In 1852, only 5 days after Oakland’s first incorporation, Alfred Burrell introduced an ordinance that would grant Carpentier the entire waterfront in exchange for the schoolhouse and a wharf. The building was constructed in 1853 at the cost of $1,000. 1 It was formally turned over to the city on July 12, 1853.
In 1853, the First Presbyterian Church used the building for services. The current sanctuary of the church (built in 1914) memorializes the schoolhouse in one of its stained glass windows showing church history.
Some sources say that from 1862 to 1864, the First Methodist Church used the building for services. In 1864, they moved the building to 6th and Washington and remodeled it into a church. 2
Other sources say the First African Methodist Episcopal Church purchased the building in 1863 4 and used it for services after moving it to 7th and West Streets. 6
According to someone who attended the school as a child:
"The building stood at the northeast corner of Fourth and Clay streets, facing south. ... It was 22x38 feet, twelve foot ceiling, shingled roof and clapboarded sides. The belfry contained a small bell which, owing to the prevailing stillness of the little hamlet, could be hard at my home near 16th and Market streets a mile away. The building was painted white. ... A small covered porch about 4x5 feet stood over the front door.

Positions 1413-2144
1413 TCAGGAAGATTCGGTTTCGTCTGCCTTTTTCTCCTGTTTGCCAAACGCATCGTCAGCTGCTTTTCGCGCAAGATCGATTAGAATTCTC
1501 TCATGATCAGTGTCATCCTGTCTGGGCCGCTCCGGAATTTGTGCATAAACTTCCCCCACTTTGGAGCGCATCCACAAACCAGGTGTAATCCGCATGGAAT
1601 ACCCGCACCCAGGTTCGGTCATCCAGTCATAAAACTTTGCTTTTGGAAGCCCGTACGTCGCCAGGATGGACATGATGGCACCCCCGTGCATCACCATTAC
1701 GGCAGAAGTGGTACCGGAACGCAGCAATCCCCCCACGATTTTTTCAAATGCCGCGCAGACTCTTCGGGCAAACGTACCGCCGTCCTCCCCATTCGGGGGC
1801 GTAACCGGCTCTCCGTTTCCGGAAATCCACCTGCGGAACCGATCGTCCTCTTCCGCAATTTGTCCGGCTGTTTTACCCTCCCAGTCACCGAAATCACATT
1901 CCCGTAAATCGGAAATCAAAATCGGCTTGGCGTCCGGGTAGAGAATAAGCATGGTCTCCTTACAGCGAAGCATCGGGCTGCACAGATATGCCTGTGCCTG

The building was not plastered, but sealed on sides and ceiling with boards and painted light blue. The ceiling was bespattered with spit-balls made by chewing paper and while the cud was wet and the teacher's back turned, throwing them with such force that they adhered.
On the west side of the teacher's desk was a small wood stove with a pipe running through the back wall, and on the back wall a blackboard." 5
Links and References
- Edson and Hannah Jayne Adams on Lives of the Dead
- Knave Oakland Tribune October 7, 1962
- A Steeple Among the Oaks by Albert E. Norman, 1962
- Guide to the First African Methodist Episcopal Church Collection AAMLO
- Oakland's First School House Oakland Tribune June 12, 1921
- Do You Remember? Oakland Tribune May 26, 1918